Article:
Portfolio Turnover Case Study

955 Words4 Pages
This study is based on how the portfolio turnover ratio affects the returns of the mutual funds. Portfolio turnover is a valuable tool to analyze the investment strategies of a Fund Manager, fund cost structure and tax exposure. It helps in measuring how actively the Fund manager manages the portfolio investment. The rate of trading activity in a fund’s portfolio is the lesser of purchases or sales of the portfolio securities for a financial year divided by the average value of portfolio securities during the year. If a fund has 100 percent turnover rate that means the fund manager, in theory has sold every single stock position once. Portfolio turnover is an important component to assess the management style of a fund. Each trade (buy/sell) costs brokerage commissions, even though mutual funds pay lower commissions than individual investors, it was observed that brokerage costs can account for 0.5% to 2% assets managed; smaller funds with high rates of portfolio turnover have higher costs. For tax purposes, brokerage commissions are considered as “capital costs” as they are considered part of the cost of the securities purchased and hence are not part of the Management Expenses Ratio. Trading expenses, which include brokerage…show more content…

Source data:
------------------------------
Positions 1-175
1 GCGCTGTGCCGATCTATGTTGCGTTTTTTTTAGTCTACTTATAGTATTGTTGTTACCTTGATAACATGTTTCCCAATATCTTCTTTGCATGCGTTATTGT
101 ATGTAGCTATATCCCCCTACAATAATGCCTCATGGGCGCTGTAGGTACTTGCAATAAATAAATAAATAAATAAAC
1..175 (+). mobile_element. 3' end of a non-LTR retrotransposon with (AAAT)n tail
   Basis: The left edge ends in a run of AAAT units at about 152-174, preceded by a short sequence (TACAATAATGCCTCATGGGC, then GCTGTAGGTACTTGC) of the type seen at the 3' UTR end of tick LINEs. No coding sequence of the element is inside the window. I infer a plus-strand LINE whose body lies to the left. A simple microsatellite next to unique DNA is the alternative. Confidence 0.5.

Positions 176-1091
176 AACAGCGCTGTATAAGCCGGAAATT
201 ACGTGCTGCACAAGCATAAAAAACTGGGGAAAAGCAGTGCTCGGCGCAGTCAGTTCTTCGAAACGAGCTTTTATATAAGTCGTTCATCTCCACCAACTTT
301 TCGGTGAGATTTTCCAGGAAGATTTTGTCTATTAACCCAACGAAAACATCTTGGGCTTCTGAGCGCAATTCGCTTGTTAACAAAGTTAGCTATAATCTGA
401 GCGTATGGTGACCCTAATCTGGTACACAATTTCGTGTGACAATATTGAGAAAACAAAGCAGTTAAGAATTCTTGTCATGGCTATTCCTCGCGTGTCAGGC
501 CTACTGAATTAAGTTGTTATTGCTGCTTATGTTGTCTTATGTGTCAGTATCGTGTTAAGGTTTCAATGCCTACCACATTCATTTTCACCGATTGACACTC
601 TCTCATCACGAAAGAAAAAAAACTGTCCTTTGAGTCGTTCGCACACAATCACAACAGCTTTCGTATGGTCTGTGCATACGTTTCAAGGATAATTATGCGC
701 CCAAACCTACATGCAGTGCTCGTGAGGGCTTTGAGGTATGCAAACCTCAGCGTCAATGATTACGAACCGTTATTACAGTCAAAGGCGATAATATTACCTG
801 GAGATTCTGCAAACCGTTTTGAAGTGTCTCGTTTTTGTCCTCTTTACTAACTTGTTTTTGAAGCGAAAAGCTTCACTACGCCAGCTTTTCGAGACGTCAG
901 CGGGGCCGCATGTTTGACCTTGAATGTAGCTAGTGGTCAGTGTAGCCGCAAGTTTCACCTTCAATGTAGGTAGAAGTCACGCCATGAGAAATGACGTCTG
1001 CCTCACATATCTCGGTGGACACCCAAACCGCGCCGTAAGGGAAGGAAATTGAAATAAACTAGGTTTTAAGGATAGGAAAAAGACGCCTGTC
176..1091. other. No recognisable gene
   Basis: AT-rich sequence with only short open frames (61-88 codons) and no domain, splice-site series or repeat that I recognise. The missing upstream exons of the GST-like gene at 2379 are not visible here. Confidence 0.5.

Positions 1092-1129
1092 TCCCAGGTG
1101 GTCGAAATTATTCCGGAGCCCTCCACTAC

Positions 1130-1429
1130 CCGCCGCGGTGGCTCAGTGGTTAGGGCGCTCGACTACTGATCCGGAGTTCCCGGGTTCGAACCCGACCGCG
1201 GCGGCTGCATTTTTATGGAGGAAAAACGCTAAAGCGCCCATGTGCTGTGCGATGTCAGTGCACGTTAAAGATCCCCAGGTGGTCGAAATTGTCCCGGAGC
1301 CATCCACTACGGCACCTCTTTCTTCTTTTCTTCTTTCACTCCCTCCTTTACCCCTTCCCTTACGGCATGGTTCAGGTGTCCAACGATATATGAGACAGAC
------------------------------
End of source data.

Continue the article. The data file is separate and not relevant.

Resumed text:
John Bogle, founder of the Vanguard mutual fund family and father of the index fund, and Warren Buffett, likely the most successful investor of the 20th century, both speak out against high turnover in investment portfolios as an activity that serves only to reduce the returns assets can generate. Mr. Buffett places patience high on his list of qualities that make an investor successful. He is noted for saying that he only buys stocks that he would be satisfied holding if he knew that the stock market was going to be closed for the next ten years. Buffett says that ‐ “I often make more money when I am snoozing than when I am

More about Portfolio Turnover Case Study

Open Document